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Thread: Water quality on Alaskan Rivers…and more

  1. #1
    Member 6XLeech's Avatar
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    Default Water quality on Alaskan Rivers…and more

    Water quality is no doubt excellent, but not always pristine as I used to think. A winter rehash of some AOD posts, some from 2007, struck me as thoughtful comments by experienced rafters – sometimes humorous, a little ranting, but mostly concerns and good ideas about the impact of access/use on popular rivers. Most posts were about waste removal, but a broader message was for Alaskans to begin pondering and discussing what’s happening now, where we’re headed and who will determine culture/policy to protect public use rivers for those that follow.

    1. First, from Lower-48 streams, some advice from guides:
    -“Pack plenty of water. Because the water on our wild rivers is no longer drinkable…” (from p.32: The Guide’s Guide Augmented: Reflections on Guiding Professional River Trips by William McGinnis, 2005)
    -“The regulation prohibiting camping within 200 feet of water and trails also has to do with aesthetics and consideration for others” (from p.114: NOLS Wilderness Guide, by Mark Harvey, 1999).

    2. Next, from AOD posts about a popular road system river, the Upper Gulkana, which, for all the traffic it gets, is still in wonderful shape. Still, here are some good glimpses of problems described on one stretch of Alaska water:
    http://forums.outdoorsdirectory.com/...ad.php?t=14998
    -Some people think if there is a fire ring it should be used as a dump site for everything from batteries to glass… I can tolerate my dog rolling on a dead salmon carcass but human waste and TP is most disgusting. I will never understand that mentality.
    -I'm in favor of common sense and some regulations but do not want to see this go to a controlled river…I guess those of us who care about our wilderness will continue to clean up after those who abuse it. Kinda like spring clean-up day in Fairbanks, where so many pick up after so few.
    -We ran in to the same mess you did at the campsites, so this year we'll be taking a rocket box and hauling out all our waste. Something has to happen to get the human waste problem under control - even two years ago it was disgusting…we end up taking out more garbage from the campsites that we take in.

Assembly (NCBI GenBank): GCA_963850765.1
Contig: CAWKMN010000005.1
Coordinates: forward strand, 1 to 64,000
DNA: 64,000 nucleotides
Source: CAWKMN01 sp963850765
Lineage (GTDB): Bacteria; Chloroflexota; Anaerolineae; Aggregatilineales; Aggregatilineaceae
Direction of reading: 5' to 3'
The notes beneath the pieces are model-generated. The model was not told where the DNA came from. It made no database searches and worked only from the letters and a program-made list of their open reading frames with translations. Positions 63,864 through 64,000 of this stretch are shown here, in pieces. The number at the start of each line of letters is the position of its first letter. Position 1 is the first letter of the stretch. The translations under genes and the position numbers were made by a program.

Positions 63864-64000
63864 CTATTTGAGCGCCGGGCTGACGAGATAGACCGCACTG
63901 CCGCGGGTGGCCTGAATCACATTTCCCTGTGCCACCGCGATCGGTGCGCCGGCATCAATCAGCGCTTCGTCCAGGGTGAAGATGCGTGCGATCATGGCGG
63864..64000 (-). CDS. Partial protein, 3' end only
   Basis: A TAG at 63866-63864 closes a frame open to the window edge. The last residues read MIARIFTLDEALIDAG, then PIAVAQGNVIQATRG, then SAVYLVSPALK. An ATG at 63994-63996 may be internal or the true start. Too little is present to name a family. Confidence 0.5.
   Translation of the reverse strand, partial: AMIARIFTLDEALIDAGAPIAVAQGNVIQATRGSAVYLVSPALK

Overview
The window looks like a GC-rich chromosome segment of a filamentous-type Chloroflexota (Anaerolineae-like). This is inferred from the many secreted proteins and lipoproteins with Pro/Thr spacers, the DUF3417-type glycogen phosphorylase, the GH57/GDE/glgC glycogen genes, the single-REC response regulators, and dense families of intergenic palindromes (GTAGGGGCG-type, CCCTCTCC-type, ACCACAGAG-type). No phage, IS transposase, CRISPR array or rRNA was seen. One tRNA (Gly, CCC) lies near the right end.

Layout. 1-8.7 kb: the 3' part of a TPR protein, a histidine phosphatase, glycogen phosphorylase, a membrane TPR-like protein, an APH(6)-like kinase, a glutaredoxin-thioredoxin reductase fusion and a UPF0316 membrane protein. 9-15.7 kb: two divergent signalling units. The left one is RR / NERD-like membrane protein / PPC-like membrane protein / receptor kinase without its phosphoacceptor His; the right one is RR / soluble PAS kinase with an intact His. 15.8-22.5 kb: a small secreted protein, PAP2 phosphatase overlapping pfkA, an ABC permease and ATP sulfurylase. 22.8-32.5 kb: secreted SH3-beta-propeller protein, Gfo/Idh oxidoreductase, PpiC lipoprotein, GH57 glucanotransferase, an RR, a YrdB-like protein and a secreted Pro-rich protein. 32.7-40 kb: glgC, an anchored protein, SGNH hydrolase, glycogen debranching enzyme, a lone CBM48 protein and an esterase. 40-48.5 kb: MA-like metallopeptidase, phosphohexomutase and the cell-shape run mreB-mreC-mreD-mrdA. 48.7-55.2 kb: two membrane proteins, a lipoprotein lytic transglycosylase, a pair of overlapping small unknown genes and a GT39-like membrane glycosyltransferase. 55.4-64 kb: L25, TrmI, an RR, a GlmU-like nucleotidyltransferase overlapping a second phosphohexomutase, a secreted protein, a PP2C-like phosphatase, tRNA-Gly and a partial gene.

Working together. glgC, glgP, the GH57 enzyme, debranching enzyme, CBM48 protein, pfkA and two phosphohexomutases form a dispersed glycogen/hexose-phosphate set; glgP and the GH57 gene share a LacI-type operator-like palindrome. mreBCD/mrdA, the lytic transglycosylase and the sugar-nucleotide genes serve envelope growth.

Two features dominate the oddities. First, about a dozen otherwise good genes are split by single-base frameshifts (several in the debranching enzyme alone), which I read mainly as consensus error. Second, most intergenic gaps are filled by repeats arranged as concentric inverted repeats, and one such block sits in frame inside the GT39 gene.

-Thank all of you who take the time to care and pack out what others have left behind.
    -The flood last year must have really flushed out a lot of the human "debris" and camp trash because even though there were lots potty piles, it was nothing like we saw two years ago. We took a "groover" with us (party of 7) which worked very well.
    -We were passed... by 3 guys on a cat... had a couple of guns... shooting just for the fun of it right around the corner upstream from our camp…They also bragged about catching a king which I believe is illegal that far up the river (about 5 miles below the lake)... the only bad part of an otherwise good trip.
    -Great to see that most people using the river this past 4 days had some form of portable toilet system!
    -Anyone doing this river please pick up your trash and use a groover (or at least follow the BLM rules for human waste disposal)! And enjoy the trip - it's a beautiful river.

    3. Think it’s not happening on remote streams? AOD Posts about growing problems on remote Alaska rivers, from: http://forums.outdoorsdirectory.com/...ad.php?t=49613
    -does seem to be a growing issue...Especially more visited rivers. The Alagnak comes to mind.
    -Reading about the probs and management along the Gulkana R strikes me as a model for things we could see elsewhere. We're a long way from use permits and other restrictions, but for situational awareness and education there's no time like the present - and an informed proactive AK fishing/hunting/floating culture would be better positioned to manage.
    -However, I'd be hard pressed on a fly-out trip to substitute this for a case of beer if it came down to a weight choice. Butt, it's sure nice having a seat and greatly appreciated by the ladys.
    -This turd post has turned fruitful. Great ideas guys. With some rivers in Alaska being overused and with so many of the rivers going by native villages that use the water, a more dilligent approach to waste removal is needed... As we continue to use these rivers, I feel this will become mandatory float trip equipment for all of us in the near future. That is already the case on some rivers with the "carry it out" rule. None of us want to pull up on a gravel bar and see catholes all over the place. Surely, there is a better way to do things. Keep the ideas coming.
    -...I agree with all of you that although it's not mandatory yet, it's a good practice anyway and there are lots of products out there that make it easy.
    -Please note that most of the plastic bag type groovers are not legal on mandatory waste removal rivers in the lower 48,.. the same thing might eventualy apply in AK.
    -Sad, ultimately the issue is lazyness. If people would carry a trenching tool and hike 100yds from the river then bury their pile all would be well. It seems more reasonable to make a no poo corridor and mandatory burial rather than make people haul out the additional "load".